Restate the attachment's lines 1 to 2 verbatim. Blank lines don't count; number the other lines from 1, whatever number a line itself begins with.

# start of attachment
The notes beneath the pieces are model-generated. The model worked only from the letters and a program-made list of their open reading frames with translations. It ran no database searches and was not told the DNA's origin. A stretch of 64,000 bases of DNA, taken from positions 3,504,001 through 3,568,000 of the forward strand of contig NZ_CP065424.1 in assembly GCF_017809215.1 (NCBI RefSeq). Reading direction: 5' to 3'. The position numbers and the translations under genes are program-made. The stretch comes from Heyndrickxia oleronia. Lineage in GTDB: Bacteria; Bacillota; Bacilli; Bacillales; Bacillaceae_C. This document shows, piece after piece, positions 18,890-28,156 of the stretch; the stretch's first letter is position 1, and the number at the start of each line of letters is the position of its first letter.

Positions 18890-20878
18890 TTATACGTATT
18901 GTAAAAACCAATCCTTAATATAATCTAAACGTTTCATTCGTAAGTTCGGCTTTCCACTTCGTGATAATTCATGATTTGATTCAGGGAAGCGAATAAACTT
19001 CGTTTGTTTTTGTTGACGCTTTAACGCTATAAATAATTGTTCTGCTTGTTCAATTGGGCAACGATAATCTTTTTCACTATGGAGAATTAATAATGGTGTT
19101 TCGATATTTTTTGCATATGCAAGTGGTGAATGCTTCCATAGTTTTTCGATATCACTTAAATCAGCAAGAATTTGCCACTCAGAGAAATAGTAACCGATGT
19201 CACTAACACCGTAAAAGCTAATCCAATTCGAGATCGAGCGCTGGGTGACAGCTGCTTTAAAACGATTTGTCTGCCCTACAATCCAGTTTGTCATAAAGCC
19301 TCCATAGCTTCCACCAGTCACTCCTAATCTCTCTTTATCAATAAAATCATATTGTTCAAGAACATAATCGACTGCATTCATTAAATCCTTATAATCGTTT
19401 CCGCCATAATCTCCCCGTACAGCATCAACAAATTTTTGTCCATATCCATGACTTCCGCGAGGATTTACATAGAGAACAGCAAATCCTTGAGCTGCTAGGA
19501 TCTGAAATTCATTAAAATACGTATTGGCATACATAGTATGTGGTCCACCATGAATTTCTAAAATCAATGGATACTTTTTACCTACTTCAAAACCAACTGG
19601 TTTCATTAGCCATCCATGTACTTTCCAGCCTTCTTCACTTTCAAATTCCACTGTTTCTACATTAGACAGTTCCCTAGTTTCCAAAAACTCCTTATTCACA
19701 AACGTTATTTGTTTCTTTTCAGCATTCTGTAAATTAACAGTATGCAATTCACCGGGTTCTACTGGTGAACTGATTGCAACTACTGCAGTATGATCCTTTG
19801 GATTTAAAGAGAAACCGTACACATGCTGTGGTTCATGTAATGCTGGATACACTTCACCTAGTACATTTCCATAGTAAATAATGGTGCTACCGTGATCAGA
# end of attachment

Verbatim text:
The notes beneath the pieces are model-generated. The model worked only from the letters and a program-made list of their open reading frames with translations. It ran no database searches and was not told the DNA's origin. A stretch of 64,000 bases of DNA, taken from positions 3,504,001 through 3,568,000 of the forward strand of contig NZ_CP065424.1 in assembly GCF_017809215.1 (NCBI RefSeq). Reading direction: 5' to 3'. The position numbers and the translations under genes are program-made. The stretch comes from Heyndrickxia oleronia. Lineage in GTDB: Bacteria; Bacillota; Bacilli; Bacillales; Bacillaceae_C. This document shows, piece after piece, positions 18,890-28,156 of the stretch; the stretch's first letter is position 1, and the number at the start of each line of letters is the position of its first letter.

Positions 18890-20878